PRINCE POPO, Appellant, vs. THE REPUBLIC OFLIBERIA, Appellee.

[January Term, A. D. 1897.]

Appeal from the Court of Quarter Sessions and Common Pleas, Montserrado County.

False Imprisonment.

A motion in arrest of judgment for legal defects upon the face of an indictment may be made before the rendition of final judgment whether a demurrer was previously made or not; a defective indictment on material points is not aided by the verdict, as in civil suits the declaration might be.

This case is an appeal from the several rulings and final judgment of the Court of Quarter Sessions and Common Pleas, Montserrado County, in the above case. In the bill of exceptions the appellant thinks the court below erred in not sustaining the motion in arrest of judgment.

From the record this court discovers that the Grand Jury for Montserrado County, at the June term of said court, A. D. 1896, indicted one Prince Popo for false imprisonment, and after a verdict of guilty was rendered against the prisoner, a new trial was prayed for by the prisoner’s attorney and denied by the judge of the court below. The prisoner then motioned for an arrest of judgment and in said motion disclosed his real line of defence, which was for insufficiency in stating the time in the indictment. The ruling of the court below on the motion states that the time is not the essence of the offence, and therefore immaterial.

It is much to be regretted that the learned judge stopped so short and did not proceed with his research from the same authority, i. e., Blackstone’s Commentaries. That honored authority says: “But when he, the prisoner, appears in person either for a capital or inferior conviction, he may at this period, as well as at his arraignment, offer any exception to the indictment, in arrest of judgment, as for want of sufficient certainty in setting forth either the person, the time, the place, or the offence, and therefore a defective indictment is not aided by a verdict as defective pleadings are in civil cases.” In examining the evidence for the State this court finds that none of the State’s witnesses gave any date or even an approximate date when the offence is said to have been committed.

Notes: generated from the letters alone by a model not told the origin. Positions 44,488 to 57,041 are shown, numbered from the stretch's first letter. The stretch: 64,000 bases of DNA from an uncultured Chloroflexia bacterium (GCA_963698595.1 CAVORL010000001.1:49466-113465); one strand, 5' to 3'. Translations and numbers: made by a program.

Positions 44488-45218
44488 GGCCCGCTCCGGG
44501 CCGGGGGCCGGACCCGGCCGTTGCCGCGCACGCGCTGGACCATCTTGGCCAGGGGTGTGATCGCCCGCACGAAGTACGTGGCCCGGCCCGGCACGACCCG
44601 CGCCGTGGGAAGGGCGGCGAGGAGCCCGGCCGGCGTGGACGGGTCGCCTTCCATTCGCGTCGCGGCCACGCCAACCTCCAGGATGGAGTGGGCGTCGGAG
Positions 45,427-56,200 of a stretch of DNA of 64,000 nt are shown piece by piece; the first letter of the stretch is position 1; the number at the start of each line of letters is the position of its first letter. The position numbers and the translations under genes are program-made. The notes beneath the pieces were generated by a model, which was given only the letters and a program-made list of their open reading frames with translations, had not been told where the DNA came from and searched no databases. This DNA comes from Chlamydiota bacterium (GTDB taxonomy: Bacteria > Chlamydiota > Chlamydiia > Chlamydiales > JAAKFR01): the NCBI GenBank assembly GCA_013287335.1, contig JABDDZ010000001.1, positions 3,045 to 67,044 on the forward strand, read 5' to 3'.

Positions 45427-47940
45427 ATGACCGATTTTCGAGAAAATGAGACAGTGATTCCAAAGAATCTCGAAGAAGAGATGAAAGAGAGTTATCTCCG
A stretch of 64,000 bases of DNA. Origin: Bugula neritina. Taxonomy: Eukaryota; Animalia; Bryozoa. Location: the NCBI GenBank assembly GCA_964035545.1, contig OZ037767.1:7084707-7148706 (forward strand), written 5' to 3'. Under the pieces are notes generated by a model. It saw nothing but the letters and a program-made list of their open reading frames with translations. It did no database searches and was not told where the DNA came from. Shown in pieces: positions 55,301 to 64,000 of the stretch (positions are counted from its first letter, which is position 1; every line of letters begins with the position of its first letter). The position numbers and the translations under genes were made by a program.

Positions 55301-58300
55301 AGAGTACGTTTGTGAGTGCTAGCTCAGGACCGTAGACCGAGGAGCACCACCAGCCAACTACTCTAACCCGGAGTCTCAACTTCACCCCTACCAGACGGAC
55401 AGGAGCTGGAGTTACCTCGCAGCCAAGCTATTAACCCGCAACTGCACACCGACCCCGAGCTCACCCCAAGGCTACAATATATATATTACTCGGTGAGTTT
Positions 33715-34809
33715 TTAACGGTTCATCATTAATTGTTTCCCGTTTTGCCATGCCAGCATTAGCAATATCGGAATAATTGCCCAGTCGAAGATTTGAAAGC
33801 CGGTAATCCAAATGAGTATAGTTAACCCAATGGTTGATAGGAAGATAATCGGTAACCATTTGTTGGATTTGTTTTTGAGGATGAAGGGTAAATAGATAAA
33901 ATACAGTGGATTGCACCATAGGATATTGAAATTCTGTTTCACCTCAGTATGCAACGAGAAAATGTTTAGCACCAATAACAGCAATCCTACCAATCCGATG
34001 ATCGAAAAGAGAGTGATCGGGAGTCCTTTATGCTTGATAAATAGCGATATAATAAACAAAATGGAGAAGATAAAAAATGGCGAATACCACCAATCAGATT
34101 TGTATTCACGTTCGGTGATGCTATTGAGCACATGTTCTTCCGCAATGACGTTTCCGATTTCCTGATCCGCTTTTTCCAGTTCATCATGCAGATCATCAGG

In all democratic governments the rights and liberties of citizens should be respected with scrupulous certainty. We do not mean the license of the noble called liberty, but the liberty we inherit from our Magna Charta, is e., the provisions bequeathed to us by our fathers in the entire second section of the Bill of Rights. Therefore this court is of opinion that the court erred in not sustaining the motion in arrest of judgment.

It is therefore the judgment of this court that the judgment of the court below be reversed; and further, it is ordered that the clerk of this court issue a mandate to the court below to the effect of this judgment.

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